At the end of the month, the ONS confirmed that the UK economy grew by 0.5 per cent between July and September. Although this was a drop from the 0.7 per cent increase experienced in the preceding quarter, it still marked the eleventh consecutive quarter of growth. The slowdown is largely blamed on a widening trade gap and a contraction in construction output of 2.2 per cent.

November closed with The Chancellor’s Autumn Statement, which announced that buy-to-let landlords and people buying second homes will have to pay a 3 per cent surcharge on each stamp duty band from April 2016. The Statement also included an extended Help to Buy scheme in London, which will see buyers who can find a five per cent deposit given a loan worth up to 40 per cent of the property; elsewhere the existing maximum loan is for 20 per cent of the property’s value.

The Statement also reported that the Government is putting £6.9 billion into housing, which includes an extra £2.3 billion in loans for the Government Starter Homes programme and £4 billion lent to housing associations and local authorities to build more homes for shared ownership. The Government also announced a pilot scheme to trial the Government’s Right-to-Buy programme for housing association tenants.

14Dec

Stamp Duty Increase for Landlords and Multiple Homeowners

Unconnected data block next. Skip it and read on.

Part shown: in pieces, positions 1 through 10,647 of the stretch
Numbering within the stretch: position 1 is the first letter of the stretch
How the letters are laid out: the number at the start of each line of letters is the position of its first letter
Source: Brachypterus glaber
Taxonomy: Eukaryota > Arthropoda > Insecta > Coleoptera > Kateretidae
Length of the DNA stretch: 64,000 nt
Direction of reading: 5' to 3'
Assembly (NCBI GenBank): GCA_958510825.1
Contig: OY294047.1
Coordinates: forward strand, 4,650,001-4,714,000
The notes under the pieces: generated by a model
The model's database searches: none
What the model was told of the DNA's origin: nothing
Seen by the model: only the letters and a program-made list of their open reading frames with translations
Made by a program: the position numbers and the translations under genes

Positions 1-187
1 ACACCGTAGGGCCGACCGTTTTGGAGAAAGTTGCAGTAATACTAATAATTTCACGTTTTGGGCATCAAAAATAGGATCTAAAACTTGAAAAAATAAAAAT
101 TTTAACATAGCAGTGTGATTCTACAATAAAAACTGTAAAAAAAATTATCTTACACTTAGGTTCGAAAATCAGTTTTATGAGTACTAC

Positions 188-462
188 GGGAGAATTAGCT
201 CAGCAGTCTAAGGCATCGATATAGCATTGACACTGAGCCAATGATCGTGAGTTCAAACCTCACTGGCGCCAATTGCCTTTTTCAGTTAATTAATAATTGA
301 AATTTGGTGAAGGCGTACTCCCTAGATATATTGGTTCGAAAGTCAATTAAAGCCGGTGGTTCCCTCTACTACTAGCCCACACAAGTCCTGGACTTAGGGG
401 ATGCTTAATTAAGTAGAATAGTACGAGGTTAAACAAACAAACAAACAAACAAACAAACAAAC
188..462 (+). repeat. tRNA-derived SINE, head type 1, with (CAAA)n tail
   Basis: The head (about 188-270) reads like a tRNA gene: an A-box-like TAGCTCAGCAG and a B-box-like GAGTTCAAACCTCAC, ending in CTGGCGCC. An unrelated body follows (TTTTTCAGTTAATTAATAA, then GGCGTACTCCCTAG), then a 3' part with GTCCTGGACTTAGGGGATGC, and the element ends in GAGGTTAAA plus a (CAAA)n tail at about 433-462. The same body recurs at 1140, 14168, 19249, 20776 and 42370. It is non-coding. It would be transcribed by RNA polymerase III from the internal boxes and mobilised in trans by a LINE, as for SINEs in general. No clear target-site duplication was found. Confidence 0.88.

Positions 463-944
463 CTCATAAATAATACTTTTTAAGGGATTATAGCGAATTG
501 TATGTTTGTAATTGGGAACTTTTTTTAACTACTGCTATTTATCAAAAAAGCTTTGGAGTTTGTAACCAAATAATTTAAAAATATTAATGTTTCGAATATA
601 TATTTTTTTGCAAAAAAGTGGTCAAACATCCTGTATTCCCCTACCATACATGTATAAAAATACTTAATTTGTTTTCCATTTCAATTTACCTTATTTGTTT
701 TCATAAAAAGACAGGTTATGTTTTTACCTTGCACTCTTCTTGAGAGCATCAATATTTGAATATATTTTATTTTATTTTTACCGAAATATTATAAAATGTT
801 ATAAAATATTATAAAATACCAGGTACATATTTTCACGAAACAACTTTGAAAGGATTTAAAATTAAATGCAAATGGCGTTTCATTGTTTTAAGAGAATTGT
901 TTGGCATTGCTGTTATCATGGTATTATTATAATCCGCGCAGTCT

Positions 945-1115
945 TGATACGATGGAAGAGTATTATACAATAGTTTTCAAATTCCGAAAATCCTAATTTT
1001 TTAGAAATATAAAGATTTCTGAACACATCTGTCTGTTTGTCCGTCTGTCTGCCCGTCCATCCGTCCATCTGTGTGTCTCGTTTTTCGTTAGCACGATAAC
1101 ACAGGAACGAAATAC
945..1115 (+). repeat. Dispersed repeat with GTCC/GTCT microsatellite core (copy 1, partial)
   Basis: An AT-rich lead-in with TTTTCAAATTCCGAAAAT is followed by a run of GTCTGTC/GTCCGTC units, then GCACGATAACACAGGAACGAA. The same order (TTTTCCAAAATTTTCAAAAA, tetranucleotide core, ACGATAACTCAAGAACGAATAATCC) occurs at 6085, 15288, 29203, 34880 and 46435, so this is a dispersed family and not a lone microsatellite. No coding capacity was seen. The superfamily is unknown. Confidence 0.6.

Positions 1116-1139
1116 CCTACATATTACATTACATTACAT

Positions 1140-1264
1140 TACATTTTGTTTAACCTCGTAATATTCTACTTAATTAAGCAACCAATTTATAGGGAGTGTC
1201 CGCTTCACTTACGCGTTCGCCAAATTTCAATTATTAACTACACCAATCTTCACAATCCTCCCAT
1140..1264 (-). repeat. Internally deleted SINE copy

In the Autumn Statement, Chancellor George Osborne announced a substantial increase in Stamp Duty on the purchase of additional residential properties.  That will therefore apply to situations such as purchase of a property to let out or of a second home.

From April 2016 any such properties will face an additional 3% charge, on top of the existing levy.

This means the new stamp duty structure in England and Wales will look like this:

 

Property Value

Standard Rate

Additional Properties

£0-£125,000

0%

3%

£125,001-£250,000

2%

5%

£250,001-£925,000

5%

8%

£925,001-£1.5m

10%

13%

Above £1.5m

12%

15%

 

Stamp duty is applied only to the portion of the property value falling in that band, similar to income tax.

So while a sole home valued at £300,000 would incur £5,000 stamp duty, if that same £300,000 were an additional Buy to Let property for example, the stamp duty charge would increase to £14,000 from April.

 

Property Value

Standard Rate

Additional Properties

 

Rate

Applied to

Cost

Rate

Applies to

Cost

£0-£125,000

0%

£0

£0

3%

£125,000

£3,750

£125,001-£250,000

2%

£125,000

£2,500

5%

£125,000

£6,250

£250,001-£925,000

5%

£50,000

£2,500

8%

£50,000

£4,000

Total charge

£5,000

 

£14,000

 

Clearly that’s a massive increase in costs so we can expect a flurry of activity as potential “additional property buyers” seek to beat the April deadline.  Anyone thinking about becoming a new landlord or adding to an existing portfolio is bound to be keen to complete the purchase before the new higher charges come into effect.

That could therefore intensify competition for suitable property in the next few months.  From April, however, aspiring first time buyers may find life a little easier as investor numbers ease back. 

 

Guild Mortgage Service, Provided by London & Country Mortgages

 

YOUR HOME OR PROPERTY MAY BE REPOSSESSED IF YOU DO NOT KEEP UP REPAYMENTS ON YOUR MORTGAGE

 

Most buy-to-let mortgages are not regulated by the FCA